Tuesday, December 6, 2016

On Bullsh*t as a Political Strategy

The startling revelation by Trump surrogate and CNN commentator Scottie Nell Hughes that "There’s no such thing, unfortunately, anymore, of facts" has made the rounds by now. Discussing the President-elect's claim that he won the popular vote over Hillary Clinton when the three million votes for her by illegal aliens are subtracted from her total, Hughes explains (sort of):

“Mr. Trump’s tweet, amongst a certain crowd, a large — a large part of the population, are truth. When he says that millions of people illegally voted, he has some — in his — amongst him and his supporters, and people believe they have facts to back that up. Those that do not like Mr. Trump, they say that those are lies, and there’s no facts to back it up.”

Remarkably, Hughes was seconded by former Trump campaign manager Corey Lewandowsky:

“You guys took everything that Donald Trump said so literally. The American people didn’t. They understood it. They understood that sometimes — when you have a conversation with people, whether it’s around the dinner table or at a bar — you’re going to say things, and sometimes you don’t have all the facts to back it up.”

Senior advisor and latest Trump campaign manager Kellyanne Conway was even more blunt. “He’s the president-elect, so that’s presidential behavior." He won, so none of this factual accuracy stuff matters. If three surrogates back Trump's claim, we can presumably conclude this is now policy.

Meanwhile, back in the reality-based community, Politifact.com rated Trump's claim "Pants on Fire." The Donald has been nothing if not consistent since announcing his candidacy for President, racking up 70% Mostly False, False and Pants on Fire ratings (339 public statements rated). Politifact reports that this level of dishonesty is unprecedented in any political figure they have ever covered.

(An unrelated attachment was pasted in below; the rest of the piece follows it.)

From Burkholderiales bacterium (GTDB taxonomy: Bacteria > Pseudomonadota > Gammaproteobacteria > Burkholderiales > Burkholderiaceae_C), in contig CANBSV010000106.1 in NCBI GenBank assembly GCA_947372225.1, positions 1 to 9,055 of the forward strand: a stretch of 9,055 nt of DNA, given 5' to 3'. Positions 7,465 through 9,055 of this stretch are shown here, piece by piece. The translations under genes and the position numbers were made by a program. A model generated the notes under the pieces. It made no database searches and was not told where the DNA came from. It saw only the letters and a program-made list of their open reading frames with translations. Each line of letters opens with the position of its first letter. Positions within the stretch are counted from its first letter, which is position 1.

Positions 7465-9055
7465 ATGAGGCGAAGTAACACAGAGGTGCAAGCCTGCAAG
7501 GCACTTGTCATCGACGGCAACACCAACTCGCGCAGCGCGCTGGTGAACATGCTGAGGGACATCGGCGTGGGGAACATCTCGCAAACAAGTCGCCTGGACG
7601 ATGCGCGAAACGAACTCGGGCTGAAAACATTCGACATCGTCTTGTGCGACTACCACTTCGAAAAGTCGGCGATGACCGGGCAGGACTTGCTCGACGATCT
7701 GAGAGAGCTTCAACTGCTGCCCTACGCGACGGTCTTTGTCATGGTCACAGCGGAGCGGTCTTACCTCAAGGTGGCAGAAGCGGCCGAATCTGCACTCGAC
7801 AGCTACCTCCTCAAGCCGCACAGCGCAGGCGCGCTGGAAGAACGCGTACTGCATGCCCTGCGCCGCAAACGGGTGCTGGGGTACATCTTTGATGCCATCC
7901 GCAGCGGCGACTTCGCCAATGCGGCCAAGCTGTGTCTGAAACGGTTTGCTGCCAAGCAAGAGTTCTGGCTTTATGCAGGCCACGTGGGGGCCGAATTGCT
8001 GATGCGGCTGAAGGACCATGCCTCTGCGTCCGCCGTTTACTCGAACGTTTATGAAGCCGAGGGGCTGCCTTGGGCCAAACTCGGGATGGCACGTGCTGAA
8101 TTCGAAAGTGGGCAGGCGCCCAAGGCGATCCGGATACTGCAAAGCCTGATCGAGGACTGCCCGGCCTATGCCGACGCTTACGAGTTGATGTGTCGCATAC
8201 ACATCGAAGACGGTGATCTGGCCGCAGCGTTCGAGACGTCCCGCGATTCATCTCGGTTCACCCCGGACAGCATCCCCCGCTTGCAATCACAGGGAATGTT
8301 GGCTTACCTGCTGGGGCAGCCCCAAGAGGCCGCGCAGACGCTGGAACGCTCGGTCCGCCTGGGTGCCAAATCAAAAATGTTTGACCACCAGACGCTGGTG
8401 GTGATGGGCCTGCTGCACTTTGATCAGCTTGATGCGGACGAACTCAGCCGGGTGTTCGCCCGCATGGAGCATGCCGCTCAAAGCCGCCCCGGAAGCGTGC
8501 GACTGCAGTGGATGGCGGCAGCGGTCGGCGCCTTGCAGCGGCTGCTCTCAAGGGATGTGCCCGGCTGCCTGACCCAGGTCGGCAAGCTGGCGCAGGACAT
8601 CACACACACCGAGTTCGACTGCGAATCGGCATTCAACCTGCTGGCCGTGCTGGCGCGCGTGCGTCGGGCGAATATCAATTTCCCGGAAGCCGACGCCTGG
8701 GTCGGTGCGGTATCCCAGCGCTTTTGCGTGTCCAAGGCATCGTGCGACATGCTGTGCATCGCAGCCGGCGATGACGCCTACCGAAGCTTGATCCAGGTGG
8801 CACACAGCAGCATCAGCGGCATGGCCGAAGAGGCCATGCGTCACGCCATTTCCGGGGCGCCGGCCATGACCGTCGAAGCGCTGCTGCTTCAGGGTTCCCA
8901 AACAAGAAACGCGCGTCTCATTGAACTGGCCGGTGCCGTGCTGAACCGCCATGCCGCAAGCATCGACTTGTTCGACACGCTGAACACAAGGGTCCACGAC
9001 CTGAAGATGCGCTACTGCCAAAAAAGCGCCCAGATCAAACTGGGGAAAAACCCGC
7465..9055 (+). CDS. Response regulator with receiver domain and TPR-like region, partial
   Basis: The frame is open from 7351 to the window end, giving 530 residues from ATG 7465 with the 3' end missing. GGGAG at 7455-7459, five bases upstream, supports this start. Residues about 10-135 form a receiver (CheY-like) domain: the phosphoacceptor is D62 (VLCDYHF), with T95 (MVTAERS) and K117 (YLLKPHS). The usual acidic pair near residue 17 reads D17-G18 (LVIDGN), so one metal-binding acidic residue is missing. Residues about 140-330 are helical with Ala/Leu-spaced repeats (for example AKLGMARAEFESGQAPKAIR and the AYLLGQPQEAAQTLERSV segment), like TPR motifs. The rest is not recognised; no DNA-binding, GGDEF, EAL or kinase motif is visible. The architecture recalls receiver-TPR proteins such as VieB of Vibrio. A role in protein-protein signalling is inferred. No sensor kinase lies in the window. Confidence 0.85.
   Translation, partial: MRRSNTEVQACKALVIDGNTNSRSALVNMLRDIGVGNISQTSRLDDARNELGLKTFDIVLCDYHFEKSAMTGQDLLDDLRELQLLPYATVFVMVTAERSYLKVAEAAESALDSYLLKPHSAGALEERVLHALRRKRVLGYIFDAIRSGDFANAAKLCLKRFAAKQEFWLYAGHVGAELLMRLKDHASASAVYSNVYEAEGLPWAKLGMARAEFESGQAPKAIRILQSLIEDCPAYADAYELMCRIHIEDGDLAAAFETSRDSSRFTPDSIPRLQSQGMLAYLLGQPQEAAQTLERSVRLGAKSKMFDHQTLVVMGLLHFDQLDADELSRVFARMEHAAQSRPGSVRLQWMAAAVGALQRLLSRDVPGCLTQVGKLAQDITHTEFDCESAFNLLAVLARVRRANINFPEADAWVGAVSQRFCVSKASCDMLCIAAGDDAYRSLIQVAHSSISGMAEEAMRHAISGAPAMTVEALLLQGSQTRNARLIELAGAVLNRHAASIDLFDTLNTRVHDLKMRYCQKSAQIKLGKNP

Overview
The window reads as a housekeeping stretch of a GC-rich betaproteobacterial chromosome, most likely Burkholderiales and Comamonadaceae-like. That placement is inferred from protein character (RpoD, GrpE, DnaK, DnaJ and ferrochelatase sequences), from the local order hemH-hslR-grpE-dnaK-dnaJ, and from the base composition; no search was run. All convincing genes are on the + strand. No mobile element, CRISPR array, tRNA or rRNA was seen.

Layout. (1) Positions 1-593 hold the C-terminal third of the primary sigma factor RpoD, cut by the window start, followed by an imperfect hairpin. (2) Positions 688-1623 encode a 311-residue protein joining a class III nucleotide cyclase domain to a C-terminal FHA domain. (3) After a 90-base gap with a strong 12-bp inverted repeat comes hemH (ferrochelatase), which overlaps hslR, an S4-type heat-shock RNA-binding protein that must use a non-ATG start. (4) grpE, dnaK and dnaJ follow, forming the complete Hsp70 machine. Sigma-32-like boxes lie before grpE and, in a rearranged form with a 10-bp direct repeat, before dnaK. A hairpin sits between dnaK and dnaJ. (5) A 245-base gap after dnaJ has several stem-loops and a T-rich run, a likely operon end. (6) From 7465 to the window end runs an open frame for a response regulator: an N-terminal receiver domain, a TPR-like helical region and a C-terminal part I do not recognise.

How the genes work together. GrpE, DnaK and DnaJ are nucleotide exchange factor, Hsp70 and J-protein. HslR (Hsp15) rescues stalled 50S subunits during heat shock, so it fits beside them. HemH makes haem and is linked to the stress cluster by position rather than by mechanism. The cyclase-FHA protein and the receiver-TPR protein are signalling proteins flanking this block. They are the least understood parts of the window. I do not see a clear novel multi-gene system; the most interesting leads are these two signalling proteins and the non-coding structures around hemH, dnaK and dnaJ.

We really should have seen this coming (not to brag, but some of us did). As Maya Angelou said, "when someone shows you who they are, believe them the first time."  In Trump's best-selling book "The Art of the Deal" he gave us fair warning in describing his favorite sales technique--"truthful hyperbole."

"I play to people's fantasies. It is an innocent form of exaggeration--and a very effective form of promotion." I get the feeling that Donald Trump's "truthful hyperbole" is "innocent" for him; the rest of us, not so much.

The saddest part of truthiness as a political ethos is we have seen how this movie ends. Pulitzer Prize winning reporter Ron Suskind wrote about something similar at work in the Bush administration.

"The aide said that guys like me were "in what we call the reality-based community," which he defined as people who "believe that solutions emerge from your judicious study of discernible reality." ... "That's not the way the world really works anymore," he continued. "We're an empire now, and when we act, we create our own reality. And while you're studying that reality—judiciously, as you will—we'll act again, creating other new realities, which you can study too, and that's how things will sort out. We're history's actors…and you, all of you, will be left to just study what we do."

Suskind's Bush adminstration aide was later identified as none other than Karl Rove.

Sooner or later in the office of the President of the United States, truthiness collides with objective reality (you know, the real kind). George W. Bush left office in January 2009 with two failed wars, a crashed economy, an exploding budget deficit and an approval rating in the low 20's amid widespread doubts about basic competence.

At the time, much was written about Bush's, ah, creative relationship with factual accuracy. However, as Politifact notes, Trump makes W. look like Abraham Lincoln. Fasten your seat belts, it's going to be a bumpy night.

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